Just Got A Puppy And Kitten, Which Raw Ratio Is Best To Feed?

+Adding in a puppy or kitten to your life can be very exciting and full of wonder! But unless you know about their daily requirements and needs, homework will have to be started.

Popular B.A.R.F and P.M.R diets are not meant or recommended for pets under the age of 1 year, geriatric pets, or pets with debilitating health issues. B.A.R.F. (Biologically Approved Raw Food or Bones And Raw Food) and P.M.R (Prey Model Raw) are two very common models in raw food. These ratio diets can be dangerous if feeding long term as they are in no way nutritionally balanced, even with rotating meats. Ratio diets are best suited for adult dogs or cats who are being introduced to raw, and is intended not to be fed long term.

B.A.R.F. and P.M.R. is heavily flawed diets when it comes to nutrients. These diets depend on feeding only a certain percentage of meats, bones, offals, and other ingredients depending on the B.A.R.F. ratio followed. P.M.R. is commonly spelled out as a 80:10:10 diet; as in 80% meat, 10% bone, and 10% offal, with a disclaimer of 10% of the offals never exceeding more than 5% in liver. B.A.R.F. has a similar skeleton to it, with a 70:10:10:6:2:2 ratio being thrown out (though variants of B.A.R.F. diets do exist) 70% meat, 10% bone 10% offal 6% veggies 2% fruits and 2% seeds.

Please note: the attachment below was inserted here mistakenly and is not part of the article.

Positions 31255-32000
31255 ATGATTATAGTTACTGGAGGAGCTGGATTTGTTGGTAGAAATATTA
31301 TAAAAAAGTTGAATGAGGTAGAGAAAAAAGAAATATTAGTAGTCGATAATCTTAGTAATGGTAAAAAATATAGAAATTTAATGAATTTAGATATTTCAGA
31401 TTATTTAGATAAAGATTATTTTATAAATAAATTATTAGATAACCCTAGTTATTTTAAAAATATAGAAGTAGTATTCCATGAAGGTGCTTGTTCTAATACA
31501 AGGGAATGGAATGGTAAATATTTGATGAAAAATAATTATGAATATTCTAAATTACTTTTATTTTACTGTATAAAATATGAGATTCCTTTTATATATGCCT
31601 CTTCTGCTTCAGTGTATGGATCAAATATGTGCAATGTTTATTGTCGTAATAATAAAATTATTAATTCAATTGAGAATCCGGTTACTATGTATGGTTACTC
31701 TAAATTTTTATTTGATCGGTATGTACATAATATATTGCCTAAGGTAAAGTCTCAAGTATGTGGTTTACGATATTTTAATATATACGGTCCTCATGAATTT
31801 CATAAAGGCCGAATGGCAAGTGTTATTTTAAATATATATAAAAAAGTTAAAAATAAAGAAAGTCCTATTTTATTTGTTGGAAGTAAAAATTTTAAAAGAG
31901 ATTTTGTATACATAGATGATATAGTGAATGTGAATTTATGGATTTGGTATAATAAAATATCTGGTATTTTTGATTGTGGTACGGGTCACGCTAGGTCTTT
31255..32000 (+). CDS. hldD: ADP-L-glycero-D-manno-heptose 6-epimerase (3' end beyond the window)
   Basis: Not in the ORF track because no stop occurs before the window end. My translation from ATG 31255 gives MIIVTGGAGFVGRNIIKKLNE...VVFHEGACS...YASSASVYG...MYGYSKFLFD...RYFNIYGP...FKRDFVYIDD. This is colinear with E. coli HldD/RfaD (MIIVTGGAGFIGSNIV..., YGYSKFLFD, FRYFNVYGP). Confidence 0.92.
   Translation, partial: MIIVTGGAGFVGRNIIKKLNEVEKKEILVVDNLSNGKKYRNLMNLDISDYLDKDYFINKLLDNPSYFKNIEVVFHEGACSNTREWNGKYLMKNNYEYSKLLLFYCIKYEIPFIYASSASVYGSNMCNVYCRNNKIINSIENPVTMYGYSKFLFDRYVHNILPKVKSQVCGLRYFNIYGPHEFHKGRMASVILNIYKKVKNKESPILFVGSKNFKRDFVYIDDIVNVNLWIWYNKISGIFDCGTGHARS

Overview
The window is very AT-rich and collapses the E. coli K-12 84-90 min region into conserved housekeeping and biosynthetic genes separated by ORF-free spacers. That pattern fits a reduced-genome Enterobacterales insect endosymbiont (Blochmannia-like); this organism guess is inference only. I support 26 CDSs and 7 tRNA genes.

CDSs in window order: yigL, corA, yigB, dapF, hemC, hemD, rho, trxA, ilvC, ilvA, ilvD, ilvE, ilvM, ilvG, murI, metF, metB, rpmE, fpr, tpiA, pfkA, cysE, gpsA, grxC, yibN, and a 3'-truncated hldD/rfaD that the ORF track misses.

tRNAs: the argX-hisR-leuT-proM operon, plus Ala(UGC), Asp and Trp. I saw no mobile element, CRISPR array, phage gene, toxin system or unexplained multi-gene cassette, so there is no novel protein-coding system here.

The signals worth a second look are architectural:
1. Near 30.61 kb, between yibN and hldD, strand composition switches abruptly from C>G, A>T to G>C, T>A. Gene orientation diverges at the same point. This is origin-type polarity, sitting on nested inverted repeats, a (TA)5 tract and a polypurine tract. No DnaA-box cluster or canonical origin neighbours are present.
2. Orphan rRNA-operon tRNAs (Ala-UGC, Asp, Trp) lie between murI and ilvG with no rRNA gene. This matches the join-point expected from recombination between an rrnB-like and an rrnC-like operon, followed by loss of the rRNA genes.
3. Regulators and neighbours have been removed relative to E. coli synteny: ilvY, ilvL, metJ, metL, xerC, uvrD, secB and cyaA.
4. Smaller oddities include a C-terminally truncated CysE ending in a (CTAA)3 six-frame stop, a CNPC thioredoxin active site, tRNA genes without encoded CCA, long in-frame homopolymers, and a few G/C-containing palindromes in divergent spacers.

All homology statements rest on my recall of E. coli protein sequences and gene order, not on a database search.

Depending on a certain percentage to meet your pets daily needs is just as silly as it sounds, as different foods will have different nutritional values, even different cuts of the same animal used for protein will differ in nutrition. Many people with this “ratio mindset” will tell you that rotation of the proteins will ensure their pet is getting the nutrition they need over time. Sadly, this is not how the body works, and it will not hold on to extra vitamins or minerals from one day to make up for a day without those vitamins or minerals. Cats and dogs must have their nutritional requirements met in order to have a properly healthy and functioning body, that will not suffer from any sort of imbalance or deficiency.

If we look into, specifically, the 10% bone that is shared in both P.M.R. diets and B.A.R.F. diet, you will see that this is an issue for calcium intake. The NRC Nutrient Requirements of Cats and Dogs reports adult cats as needing a recommended allowance of .72 grams of calcium, while adult dogs need 1 gram of calcium. Puppies have a recommended allowance of 3.0 grams of calcium while kittens need 2.0 grams in comparison!

Puppies and Kittens cannot regulate vitamins and minerals efficiently, and can be harmed the most if feeding and depending on a ratio diet. So please do your homework, research nutritional values of each ingredient you plan giving your growing pet, or reach out to a Raw Pet Nutritionist, or FEROX, who is best suited to help ensure your new family member gets exactly what they need!

1 comment

CCHS

I’ve alwaYs fed ratio PMR 80:10:10 using 5% kidney and 5% liver, but your post makes sense. There are various minerals in each liver type whether it be calf liver, chicken, turkey, beef etc.

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